Prisoners of Hope: LBJ, the Great Society, and the Limits of Liberalism
by Randall Woods
Perseus Books Group
Release Date: April 5, 2016
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Third-party reviews and links:
- Wall Street Journal review dated April 1, 2016
- The Christian Science Monitor review dated April 5, 2016
- The Washington Times review dated April 3, 2016
- Time Magazine excerpt dated April 5, 2016
- Kirkus review dated February 2016
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From the publisher:
“President Lyndon Johnson’s Great Society was breathtaking in its scope and dramatic in its impact. Over the course of his time in office, Johnson passed over one thousand pieces of legislation designed to address an extraordinary array of social issues. Poverty and racial injustice were foremost among them, but the Great Society included legislation on issues ranging from health care to immigration to education and environmental protection. But while the Great Society was undeniably ambitious, it was by no means perfect. In Prisoners of Hope, prize-winning historian Randall B. Woods presents the first comprehensive history of the Great Society, exploring both the breathtaking possibilities of visionary politics, as well as its limits.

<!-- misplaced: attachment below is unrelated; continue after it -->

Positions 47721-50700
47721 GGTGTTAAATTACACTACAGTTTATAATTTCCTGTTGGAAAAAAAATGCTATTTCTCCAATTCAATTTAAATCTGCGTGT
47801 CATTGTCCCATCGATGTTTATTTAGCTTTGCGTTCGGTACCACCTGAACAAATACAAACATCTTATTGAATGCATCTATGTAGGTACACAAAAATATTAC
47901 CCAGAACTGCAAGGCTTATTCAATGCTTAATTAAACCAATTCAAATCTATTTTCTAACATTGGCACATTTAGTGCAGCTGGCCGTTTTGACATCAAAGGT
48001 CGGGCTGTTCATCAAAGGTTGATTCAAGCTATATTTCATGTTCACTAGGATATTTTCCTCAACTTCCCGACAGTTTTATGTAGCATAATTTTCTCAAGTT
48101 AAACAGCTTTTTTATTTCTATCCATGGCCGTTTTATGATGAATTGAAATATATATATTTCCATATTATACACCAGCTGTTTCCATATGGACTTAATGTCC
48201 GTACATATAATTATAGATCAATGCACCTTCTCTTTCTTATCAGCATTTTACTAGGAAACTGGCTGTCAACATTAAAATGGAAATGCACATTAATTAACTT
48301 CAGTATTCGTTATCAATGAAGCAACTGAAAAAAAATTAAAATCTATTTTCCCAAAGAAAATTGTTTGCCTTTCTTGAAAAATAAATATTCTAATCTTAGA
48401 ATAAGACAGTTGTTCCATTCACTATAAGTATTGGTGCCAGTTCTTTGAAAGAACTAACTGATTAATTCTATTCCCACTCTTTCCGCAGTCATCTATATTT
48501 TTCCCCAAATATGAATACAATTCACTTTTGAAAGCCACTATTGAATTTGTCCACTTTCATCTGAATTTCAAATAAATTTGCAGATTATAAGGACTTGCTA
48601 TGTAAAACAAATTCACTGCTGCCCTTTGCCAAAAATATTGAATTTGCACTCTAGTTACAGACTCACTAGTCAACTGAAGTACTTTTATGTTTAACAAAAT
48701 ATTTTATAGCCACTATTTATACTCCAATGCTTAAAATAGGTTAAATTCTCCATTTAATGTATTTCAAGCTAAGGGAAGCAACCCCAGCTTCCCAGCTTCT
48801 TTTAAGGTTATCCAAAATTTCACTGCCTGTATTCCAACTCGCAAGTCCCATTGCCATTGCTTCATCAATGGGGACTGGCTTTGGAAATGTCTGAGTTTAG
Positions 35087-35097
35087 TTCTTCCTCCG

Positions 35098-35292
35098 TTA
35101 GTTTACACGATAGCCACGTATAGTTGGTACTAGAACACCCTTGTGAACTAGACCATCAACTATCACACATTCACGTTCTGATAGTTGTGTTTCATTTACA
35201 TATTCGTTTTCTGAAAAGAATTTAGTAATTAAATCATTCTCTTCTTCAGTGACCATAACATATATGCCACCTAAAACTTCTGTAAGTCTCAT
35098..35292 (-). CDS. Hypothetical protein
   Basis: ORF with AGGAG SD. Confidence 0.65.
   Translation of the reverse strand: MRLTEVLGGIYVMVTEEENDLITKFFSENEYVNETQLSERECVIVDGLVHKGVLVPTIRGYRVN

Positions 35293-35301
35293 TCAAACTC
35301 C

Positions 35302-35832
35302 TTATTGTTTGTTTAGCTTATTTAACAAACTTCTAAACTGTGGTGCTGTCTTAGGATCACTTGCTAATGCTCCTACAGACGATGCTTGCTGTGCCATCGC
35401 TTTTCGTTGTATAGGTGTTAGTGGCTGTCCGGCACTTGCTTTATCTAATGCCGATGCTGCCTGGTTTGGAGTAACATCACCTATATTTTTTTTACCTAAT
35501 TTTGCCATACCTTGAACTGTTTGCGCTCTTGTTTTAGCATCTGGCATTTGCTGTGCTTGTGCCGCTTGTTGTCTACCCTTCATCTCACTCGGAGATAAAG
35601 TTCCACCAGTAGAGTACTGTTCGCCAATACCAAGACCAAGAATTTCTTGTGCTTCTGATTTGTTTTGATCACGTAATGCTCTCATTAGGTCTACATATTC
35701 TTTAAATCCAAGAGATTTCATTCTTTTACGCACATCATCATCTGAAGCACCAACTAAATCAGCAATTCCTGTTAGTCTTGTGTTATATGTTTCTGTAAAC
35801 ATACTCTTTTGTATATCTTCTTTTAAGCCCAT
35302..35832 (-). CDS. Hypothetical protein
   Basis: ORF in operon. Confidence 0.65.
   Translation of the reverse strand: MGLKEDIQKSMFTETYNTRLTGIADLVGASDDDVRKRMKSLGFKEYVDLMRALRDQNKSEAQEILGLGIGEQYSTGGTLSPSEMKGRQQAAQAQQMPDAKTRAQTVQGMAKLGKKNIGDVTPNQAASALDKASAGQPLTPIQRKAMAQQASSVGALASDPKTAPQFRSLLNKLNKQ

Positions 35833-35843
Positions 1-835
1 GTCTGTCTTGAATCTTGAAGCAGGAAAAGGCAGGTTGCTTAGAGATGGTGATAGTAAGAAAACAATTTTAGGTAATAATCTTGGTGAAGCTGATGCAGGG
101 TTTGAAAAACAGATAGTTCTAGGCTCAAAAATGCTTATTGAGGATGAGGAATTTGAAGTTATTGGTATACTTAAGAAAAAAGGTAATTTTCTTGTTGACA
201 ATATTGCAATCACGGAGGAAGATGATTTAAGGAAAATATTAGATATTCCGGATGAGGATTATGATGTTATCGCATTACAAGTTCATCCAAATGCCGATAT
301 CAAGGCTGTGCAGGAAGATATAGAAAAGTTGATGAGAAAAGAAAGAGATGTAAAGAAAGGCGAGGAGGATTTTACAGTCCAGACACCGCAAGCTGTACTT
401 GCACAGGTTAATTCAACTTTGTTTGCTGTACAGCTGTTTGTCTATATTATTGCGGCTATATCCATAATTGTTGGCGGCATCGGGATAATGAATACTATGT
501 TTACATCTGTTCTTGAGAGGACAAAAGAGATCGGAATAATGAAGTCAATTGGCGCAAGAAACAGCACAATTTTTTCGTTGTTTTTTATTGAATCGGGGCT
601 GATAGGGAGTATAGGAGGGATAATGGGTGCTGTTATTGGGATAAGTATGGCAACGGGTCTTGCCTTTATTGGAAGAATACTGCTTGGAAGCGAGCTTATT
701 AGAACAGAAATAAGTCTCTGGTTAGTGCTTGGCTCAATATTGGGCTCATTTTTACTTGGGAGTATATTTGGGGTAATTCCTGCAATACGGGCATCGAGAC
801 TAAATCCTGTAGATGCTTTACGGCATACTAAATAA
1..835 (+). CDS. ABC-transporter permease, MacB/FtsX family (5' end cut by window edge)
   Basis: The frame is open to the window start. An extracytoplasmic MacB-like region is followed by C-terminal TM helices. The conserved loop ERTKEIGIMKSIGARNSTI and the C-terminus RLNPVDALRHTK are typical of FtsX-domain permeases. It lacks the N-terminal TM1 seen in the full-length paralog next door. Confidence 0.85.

Soon after becoming president, Johnson achieved major legislative victories with the 1964 Civil Rights Act and the 1965 Voting Rights Act. But he wasn’t prepared for the substantial backlash that ensued. Community Action Programs were painted as dangerously subversive, at worst a forum for minority criminals and at best a conduit through which the federal government and the inner city poor could bypass the existing power structure. Affirmative action was rife with controversy, and the War on Poverty was denounced by conservatives as the cause of civil disorder and disregard for the law. As opposition, first from white conservatives, but then also some liberals and African Americans, mounted, Johnson was forced to make a number of devastating concessions in order to secure the future of the Great Society. Even as many Americans benefited, millions were left disappointed, from suburban whites to the new anti-war left to African Americans. The Johnson administration’s efforts to draw on aspects of the Great Society to build a viable society in South Vietnam ultimately failed, and as the war in Vietnam descended into quagmire, the president’s credibility plummeted even further.